By Bradley G. Courtney

Robert “Bob” Brow, born circa 1857 in Missouri, was a true western pioneer. His name is the one most associated with the early days of Prescott’s iconic Palace Saloon, the oldest, if not most historic, saloon in Arizona—perhaps even the West, and the man himself led a fascinating Old West life. 


In the early 1870s, when Bob was in his mid-teens, his father, Jacob, moved the family to the Dakota Territory where they stayed for a short time in its capital city, Yankton. In 1875 the adventurous Brows journeyed into the Black Hills, a region now part of western South Dakota. Gold had been found in a narrow canyon of the northern Black Hills called Deadwood Gulch, where Jacob saw an opportunity. He and his sons—Bob was now in his late teens—joined an expedition of miners in a supplementary role. Brow had bought a sawmill of the crudest type to set up wherever the miners decided to settle. 

On the way there, the Lakota attacked the party. The fight brought Jacob Brow national recognition. Although injured in the Lakota confrontation, Jacob recovered and began operating his sawmill in Deadwood Gulch—soon to be the site for the town of Deadwood. He was the first to do so and was soon producing lumber for the gold-seekers.

In 1881 24-year-old Bob Brow grew tired of the lawlessness in Deadwood. He and a companion set out for another boomtown, Tombstone. Coming through Utah, he entered Arizona Territory and crossed the Colorado River via Lee’s Ferry. Along the way, Bob changed his destination. He had learned that the Atlantic and Pacific Railroad was being built and would run through Holbrook. On the way to Holbrook, the pair became famished and thirsty to the point they thought they might perish. They wobbled into Holbrook to recover. The two soon won a contract with the railroad, performing work of an undisclosed nature.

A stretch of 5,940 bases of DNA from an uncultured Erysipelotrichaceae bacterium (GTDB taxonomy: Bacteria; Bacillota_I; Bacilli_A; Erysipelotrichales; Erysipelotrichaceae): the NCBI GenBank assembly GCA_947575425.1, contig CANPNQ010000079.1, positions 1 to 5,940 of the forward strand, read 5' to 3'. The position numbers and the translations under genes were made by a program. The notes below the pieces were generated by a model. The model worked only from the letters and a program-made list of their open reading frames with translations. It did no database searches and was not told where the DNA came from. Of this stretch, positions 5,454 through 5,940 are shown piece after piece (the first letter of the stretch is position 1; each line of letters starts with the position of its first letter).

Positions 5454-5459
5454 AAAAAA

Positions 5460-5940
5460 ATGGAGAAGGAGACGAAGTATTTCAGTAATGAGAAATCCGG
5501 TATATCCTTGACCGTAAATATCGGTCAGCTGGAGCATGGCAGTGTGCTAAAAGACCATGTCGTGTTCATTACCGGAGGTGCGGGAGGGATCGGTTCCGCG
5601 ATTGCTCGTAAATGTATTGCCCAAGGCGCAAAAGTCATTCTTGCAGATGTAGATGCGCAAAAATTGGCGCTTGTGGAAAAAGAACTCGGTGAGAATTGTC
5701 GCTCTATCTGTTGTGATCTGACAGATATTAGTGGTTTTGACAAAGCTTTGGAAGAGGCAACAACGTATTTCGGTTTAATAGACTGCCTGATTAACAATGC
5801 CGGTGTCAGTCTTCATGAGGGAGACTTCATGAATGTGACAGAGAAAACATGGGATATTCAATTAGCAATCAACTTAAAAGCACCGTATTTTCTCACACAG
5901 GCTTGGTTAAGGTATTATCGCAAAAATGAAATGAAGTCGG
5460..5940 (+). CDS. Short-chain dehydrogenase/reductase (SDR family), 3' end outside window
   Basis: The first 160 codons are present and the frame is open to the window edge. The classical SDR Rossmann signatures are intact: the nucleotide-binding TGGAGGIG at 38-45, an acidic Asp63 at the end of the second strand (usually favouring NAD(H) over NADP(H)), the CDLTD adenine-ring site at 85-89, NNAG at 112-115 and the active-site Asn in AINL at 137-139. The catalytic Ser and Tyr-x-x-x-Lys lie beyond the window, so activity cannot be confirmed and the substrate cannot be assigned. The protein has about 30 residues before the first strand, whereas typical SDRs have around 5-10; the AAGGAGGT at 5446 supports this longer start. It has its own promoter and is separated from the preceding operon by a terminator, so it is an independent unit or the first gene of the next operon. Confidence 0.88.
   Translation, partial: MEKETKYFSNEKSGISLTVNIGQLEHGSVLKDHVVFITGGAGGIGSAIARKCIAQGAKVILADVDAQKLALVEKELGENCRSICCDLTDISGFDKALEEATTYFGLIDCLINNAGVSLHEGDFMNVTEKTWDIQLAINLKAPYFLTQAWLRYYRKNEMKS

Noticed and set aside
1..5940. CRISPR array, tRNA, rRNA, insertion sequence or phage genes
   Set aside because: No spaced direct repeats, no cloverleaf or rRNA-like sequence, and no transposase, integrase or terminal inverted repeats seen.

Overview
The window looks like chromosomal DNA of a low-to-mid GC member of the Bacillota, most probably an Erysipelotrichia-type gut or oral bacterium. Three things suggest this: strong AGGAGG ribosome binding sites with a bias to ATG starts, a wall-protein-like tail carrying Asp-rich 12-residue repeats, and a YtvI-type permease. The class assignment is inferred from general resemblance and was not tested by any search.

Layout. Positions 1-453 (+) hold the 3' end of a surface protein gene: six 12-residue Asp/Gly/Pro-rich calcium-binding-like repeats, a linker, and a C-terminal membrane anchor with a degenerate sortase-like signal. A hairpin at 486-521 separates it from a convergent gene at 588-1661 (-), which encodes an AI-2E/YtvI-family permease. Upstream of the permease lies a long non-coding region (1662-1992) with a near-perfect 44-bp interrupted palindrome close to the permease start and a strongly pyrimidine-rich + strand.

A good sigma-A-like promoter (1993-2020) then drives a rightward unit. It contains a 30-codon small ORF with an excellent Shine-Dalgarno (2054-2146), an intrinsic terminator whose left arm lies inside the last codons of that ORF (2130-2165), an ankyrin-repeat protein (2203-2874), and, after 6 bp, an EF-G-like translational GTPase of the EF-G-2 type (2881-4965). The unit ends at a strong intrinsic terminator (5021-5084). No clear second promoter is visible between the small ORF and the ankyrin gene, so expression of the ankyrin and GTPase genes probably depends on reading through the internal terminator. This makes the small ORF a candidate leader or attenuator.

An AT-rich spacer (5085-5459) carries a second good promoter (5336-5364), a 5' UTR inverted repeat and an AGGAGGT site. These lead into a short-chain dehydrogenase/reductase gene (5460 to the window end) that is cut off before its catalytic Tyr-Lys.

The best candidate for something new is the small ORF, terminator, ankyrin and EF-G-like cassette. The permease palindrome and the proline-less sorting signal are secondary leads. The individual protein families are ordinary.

Bob found himself in Prescott in 1883. There he opened the Eclipse Saloon on Whiskey Row. During its opening night, by 9:00 p.m. the enthused Bob “had already burst two buttons off his vest, drinking.” Bob advertised his saloon by asking, “Have You Seen the Eclipse?” He kept the saloon until 1884. Bob’s stay in Prescott was short-lived, as he then took up residence in Walnut Grove, thirty miles southwest of Prescott. 

By 1886 Bob was a pillar of Walnut Grove. He served as constable in 1887 and 1888. Tragedy struck the Bob household on Christmas of 1888 when his 36-year-old wife took ill and suddenly died.

In 1886 Bob took part in another building project. A rock dam was being built in Walnut Grove to provide water for placer miners along the Hassayampa River and to help farmers below the dam with irrigation. Bob was heavily involved in its building. He stayed connected to the dam’s operation and maintenance, but it was doomed.

Walnut Grove Dam broke in the early morning of February 22, 1890, due to poor construction. On February 25, the Courier claimed that Bob was missing. This was quickly revealed as untrue. Four different newspapers - three of them from Arizona, including Prescott’s Journal-Miner - reported that he had lost a safe in the flood and that it came from his saloon  - perhaps also called The Eclipse. One newspaper put his loss at $4000, another $7000 and one more at $10,000. For this reason, an intense search for the safe was undertaken, but without success. Modern day treasure hunters have used metal detectors to hunt for it, still to no avail. Bob was nearly ruined.

Next week, Bob moves back to Prescott.

“Days Past” is a collaborative project of the Sharlot Hall Museum and the Prescott Corral of Westerners International ( This and other Days Past articles are also available at The public is encouraged to submit proposed articles and inquiries to Please contact SHM Research Center reference desk at 928-277-2003, or via email at for information or assistance with photo requests.